How a Sick Day Made Me Get Serious About Building My Own Streams of Income
Reclaiming My Time
We all know the feeling.
The shear heaviness in your body like it had collided with a truck on several occasions the night prior. Sleep avoided you like it owed you money.
So you laid awake occasionally glancing at the clock while still hoping for just a little shut-eye.
It never, came. You and I both know this.
Once the time comes to finally get out of bed you’re faced with the million-dollar question of whether you should take a sick day.
Admittedly I’m no stranger to the universal occurrence either. As a sufferer of chronic un-diagnosed stomach issues, I’ve definitely had to decide between suffering at work or risking a ding on my attendance record. Especially when a flare decides to start a half hour before work.
Not to mention I’ve had unfortunate luck of being employed with companies who saw any absence, excused or unexcused, as an occurrence. Which meant a point towards termination.
I’m no stranger to acute issues either. A bout of bronchitis one late winter, left me out of work for a week . My chest felt as if I had just finishing running a marathon. But I had only walked a few feet to the bathroom.
My only saving grace was the timing. The first quarter was in session for only a few weeks, so that meant some newly available sick days to dip into.
But I only had a 6 days worth for the entire year. So I ended up cashing in on two days rather than the full five for the entire work week.
It became clear quickly that I really needed more time to recover. But I couldn’t afford it.
And my checking account surely felt that hit later on in the month.
I’ve also been in those situations where I had no sick days available.
So I know what its like being forced to choose between losing day(s) worth of wages, or suffering through the work day relying on OTC’s to get you through the day.
But more times than not, the need for money surpassed my body’s need for precious R&R.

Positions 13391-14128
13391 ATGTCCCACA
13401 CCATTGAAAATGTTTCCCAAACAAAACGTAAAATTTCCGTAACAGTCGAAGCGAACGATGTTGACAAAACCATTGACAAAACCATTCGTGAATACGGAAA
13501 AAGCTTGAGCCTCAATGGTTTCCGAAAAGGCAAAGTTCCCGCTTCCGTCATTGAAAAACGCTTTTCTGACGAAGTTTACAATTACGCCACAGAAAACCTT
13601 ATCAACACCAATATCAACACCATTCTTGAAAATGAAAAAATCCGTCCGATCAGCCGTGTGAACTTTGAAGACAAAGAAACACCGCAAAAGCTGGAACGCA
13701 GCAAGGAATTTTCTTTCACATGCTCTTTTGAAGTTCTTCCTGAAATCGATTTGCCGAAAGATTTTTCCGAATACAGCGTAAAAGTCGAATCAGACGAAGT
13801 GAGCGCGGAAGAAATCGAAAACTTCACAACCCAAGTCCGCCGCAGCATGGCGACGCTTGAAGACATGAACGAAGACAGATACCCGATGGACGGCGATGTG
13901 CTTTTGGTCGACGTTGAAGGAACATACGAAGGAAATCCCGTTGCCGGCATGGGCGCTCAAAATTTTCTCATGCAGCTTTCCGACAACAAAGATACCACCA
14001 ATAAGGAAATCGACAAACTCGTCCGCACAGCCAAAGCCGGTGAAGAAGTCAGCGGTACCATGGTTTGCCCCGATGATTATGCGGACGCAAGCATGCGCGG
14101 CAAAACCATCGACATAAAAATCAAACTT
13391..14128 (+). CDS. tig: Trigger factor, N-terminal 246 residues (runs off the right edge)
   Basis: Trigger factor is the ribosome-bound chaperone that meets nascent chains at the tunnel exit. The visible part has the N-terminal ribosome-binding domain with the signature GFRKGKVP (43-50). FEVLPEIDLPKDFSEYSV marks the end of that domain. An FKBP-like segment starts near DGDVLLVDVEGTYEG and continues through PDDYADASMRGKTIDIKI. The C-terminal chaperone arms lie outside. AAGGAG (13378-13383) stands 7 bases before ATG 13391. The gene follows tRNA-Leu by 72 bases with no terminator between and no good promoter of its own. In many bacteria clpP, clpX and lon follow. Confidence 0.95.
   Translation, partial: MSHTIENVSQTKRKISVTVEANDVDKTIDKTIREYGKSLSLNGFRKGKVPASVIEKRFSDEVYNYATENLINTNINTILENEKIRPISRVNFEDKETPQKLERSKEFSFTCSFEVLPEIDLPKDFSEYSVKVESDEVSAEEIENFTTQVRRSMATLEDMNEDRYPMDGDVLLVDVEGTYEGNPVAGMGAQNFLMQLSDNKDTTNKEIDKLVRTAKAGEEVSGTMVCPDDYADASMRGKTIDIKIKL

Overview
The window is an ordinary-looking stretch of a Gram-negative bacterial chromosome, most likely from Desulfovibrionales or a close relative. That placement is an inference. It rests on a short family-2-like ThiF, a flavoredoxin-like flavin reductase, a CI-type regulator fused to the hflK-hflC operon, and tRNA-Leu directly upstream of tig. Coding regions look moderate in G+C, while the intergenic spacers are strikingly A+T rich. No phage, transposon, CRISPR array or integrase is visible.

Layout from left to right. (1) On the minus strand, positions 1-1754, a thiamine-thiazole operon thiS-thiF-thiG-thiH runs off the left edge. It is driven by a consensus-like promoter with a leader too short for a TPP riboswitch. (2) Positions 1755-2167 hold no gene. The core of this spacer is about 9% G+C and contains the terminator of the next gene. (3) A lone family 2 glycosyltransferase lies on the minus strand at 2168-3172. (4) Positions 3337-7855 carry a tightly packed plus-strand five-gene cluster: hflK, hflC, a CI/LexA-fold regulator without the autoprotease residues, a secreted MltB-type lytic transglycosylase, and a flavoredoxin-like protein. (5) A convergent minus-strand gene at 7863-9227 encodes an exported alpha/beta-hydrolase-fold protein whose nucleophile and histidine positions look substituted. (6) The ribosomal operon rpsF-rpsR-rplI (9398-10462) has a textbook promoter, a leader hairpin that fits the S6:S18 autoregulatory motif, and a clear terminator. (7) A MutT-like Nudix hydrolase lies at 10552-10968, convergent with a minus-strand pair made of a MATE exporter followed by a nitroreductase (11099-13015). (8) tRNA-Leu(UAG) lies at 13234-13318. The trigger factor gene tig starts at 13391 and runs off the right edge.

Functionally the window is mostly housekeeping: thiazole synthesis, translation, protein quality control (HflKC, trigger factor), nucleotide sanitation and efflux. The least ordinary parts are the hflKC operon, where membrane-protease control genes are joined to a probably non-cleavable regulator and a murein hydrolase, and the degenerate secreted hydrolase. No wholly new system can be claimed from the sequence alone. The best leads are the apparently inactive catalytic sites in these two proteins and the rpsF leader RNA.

Because the bills needed to be paid. And and “I had a bout of bronchitis for a week, so I’m short a few bucks.” Isn’t an option provided when I go to pay my bills online.
That’s the frustrating reality many people continue face to this day. Having to use sick days (if they have any),or take a day off without pay. All to give their bodies the rest and care it needs to heal.
Surely the extra stress adds nothing to aid in the healing process.
It goes without saying, having to go into work doesn’t help much in terms of recovering from an acute illness, let alone getting a chronic one back under control.
What about for when you’re not sick, and just need a well-deserved mental health day?
Call it a driving force if you will. But this was one of the main aspects that made me get serious about reclaiming my time.
Because it enabled me to recognize how important it was to use it the way I wanted to, sans fear of repercussions.
The Apprehension Towards Using Sick Days for Mental Health
Even when not sick, the 40 hour work week in and week out can leave us feeling exhausted on all fronts. And its not uncommon to need a mind clearing reboot to get you back on track.
However, my experience has been that many people were apprehensive about dipping into their sick days solely for a mental health day. And it was obvious why.
In my experience, I’ve noticed that efforts from companies to recognize and address the impact of work life balance on mental health weren’t always acted upon when the time comes.